Drupal Commerce flamegraphs and performance.

Published on Friday 25, September 2015

 I've been working on a Docker tool for local environments and one of the tools is setting up the ability to easily generate flamegraphs. I figure the best test run would be to dive into some basic info on the performance of a front page load for a typical Drupal Commerce site. There's no magic solution presented here, just some knowledge on what the build process looks depending on caches.

Page load with a cold cache

Here is a first load of a Drupal Commerce site installed from Commerce Deploy with one product display on the homepage. Commerce Deploy is a barebones installation with basic configuration and generally most modules enabled you'd need in a typical site - including Features. The first flamegraph is from a cold cache page load. As you can see a lot of time is spent building the Rules cache, and Rules is integral to the operation of Drupal Commerce. Then you have general hook invocations and everything being collected and cached - Views data, the theme registry, miscellaneous APIs. 

Note: you can click any of the SVGs and navigate the function calls.

One thing I hope you'll notice is the fact cron ran at the end of the menu execution. That's because this is the default settings of "run cron every three hours." That runs when a user visits your site. Here's the same process but with cron set to "never" under the expectation we'll set a crontab to run cron via Drush or wget hourly or so. As you can see, there is a dramatic difference on that first load with a cold cache. One thing to remember, if you're using Features, is that Features will rebuild on cron.

Page load with a warmed cached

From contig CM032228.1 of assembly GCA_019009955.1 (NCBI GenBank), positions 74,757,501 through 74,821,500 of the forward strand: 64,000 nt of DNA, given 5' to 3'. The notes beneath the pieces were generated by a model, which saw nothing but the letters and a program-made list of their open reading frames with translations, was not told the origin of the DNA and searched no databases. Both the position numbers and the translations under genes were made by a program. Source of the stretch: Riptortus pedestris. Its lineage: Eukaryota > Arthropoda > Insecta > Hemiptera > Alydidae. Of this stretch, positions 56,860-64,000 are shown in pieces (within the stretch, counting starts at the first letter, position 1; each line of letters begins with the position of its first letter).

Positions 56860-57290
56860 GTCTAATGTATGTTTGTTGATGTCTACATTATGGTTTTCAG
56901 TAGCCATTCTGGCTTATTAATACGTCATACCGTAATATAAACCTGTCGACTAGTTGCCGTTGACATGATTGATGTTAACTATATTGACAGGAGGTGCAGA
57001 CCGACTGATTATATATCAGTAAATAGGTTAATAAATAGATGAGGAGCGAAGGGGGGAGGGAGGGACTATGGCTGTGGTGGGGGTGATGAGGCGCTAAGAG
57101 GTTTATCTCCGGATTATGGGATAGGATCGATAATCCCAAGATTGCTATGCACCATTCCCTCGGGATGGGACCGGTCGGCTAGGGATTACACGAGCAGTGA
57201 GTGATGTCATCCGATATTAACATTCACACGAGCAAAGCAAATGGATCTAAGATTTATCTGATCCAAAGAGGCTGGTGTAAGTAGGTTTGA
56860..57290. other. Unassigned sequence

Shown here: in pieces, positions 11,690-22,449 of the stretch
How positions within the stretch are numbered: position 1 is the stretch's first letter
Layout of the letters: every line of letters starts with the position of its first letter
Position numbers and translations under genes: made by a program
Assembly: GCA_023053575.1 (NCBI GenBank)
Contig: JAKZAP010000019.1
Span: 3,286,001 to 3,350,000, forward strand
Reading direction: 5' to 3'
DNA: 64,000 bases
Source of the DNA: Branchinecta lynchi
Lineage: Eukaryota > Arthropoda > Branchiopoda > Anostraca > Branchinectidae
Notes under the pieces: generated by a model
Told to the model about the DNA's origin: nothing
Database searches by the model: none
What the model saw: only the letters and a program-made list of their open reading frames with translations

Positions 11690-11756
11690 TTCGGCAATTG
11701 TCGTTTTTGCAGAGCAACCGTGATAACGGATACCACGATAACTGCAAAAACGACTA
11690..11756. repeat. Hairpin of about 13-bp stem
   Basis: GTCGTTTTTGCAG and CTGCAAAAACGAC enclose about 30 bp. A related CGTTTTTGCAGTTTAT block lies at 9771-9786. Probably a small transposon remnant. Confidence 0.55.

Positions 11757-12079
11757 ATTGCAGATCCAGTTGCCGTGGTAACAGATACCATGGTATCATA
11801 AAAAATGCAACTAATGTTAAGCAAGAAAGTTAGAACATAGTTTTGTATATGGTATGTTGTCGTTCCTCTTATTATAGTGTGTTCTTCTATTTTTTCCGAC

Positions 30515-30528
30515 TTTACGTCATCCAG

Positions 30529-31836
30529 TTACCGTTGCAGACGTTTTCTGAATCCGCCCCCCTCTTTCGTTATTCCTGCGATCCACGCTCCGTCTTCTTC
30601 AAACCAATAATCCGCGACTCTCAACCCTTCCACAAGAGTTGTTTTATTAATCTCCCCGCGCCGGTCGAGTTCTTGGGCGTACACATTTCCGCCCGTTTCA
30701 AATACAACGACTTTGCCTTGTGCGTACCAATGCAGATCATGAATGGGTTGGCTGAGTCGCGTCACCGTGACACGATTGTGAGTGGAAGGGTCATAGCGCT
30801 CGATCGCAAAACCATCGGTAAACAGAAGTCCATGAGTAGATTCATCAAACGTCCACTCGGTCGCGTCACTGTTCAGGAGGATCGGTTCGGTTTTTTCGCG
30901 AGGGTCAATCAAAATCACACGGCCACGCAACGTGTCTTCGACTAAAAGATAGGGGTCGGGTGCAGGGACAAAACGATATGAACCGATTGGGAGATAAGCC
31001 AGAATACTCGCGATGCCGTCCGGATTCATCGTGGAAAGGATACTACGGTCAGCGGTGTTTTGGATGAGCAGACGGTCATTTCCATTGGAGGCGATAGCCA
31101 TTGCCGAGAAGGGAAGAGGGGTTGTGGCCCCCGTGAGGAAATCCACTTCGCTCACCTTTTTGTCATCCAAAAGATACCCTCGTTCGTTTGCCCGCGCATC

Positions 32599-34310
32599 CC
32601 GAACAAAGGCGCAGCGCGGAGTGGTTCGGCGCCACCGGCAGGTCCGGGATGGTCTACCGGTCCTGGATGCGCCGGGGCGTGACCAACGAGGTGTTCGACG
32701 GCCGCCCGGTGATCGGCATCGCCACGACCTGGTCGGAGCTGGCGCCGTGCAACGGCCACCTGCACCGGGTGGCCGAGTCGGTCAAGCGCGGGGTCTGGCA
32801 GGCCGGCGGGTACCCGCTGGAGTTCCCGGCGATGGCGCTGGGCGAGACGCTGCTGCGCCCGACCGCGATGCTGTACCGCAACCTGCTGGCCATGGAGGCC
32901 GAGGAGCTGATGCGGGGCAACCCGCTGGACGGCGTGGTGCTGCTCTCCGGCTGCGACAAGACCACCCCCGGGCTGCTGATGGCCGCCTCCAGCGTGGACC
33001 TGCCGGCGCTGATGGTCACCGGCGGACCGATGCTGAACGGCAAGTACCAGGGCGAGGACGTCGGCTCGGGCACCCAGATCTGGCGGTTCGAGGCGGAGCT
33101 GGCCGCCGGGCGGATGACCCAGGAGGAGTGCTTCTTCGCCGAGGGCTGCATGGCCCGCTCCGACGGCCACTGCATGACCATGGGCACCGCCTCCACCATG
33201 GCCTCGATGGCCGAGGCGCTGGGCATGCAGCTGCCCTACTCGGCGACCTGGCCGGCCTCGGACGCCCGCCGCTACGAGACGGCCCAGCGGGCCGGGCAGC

Here's the same site once the cache has been warmed. Nifty right? Let's trying adding in Entitycache and Commerce Entitycache see how much that changes the page load.

The performance of a cold cache page load is about the same. But there is quite a difference with entity caching enabled - I actually feel the overall process is cut in half. I have had some developers say Entitycache is pointless unless you're storing it in an in-memory cache like Redis or Memcache. I don't think this is true - however you would most benefit by putting the entity cache in memory and saving your MySQL server from a lot of liftings.

What if I do have a slow Drupal site?

Like I said, there isn't a huge takeaway from this article. But, hopefully, you can grasp an idea of where you might be experiencing bottlenecks and begin resolving the issues. Don't just take Entitycache and toss it on to make a band-aid. Try to discover the issues and prevent them from happening. For what it's worth, using my tool it only took 10 minutes to generate these flamegraphs. If you'd like to learn more about the process, I recommend this blog article on Platform.sh by Christian Sieber about making flamegraphs. In fact, my Platform Docker tool implements the exact workflow of that blog post, but with two commands.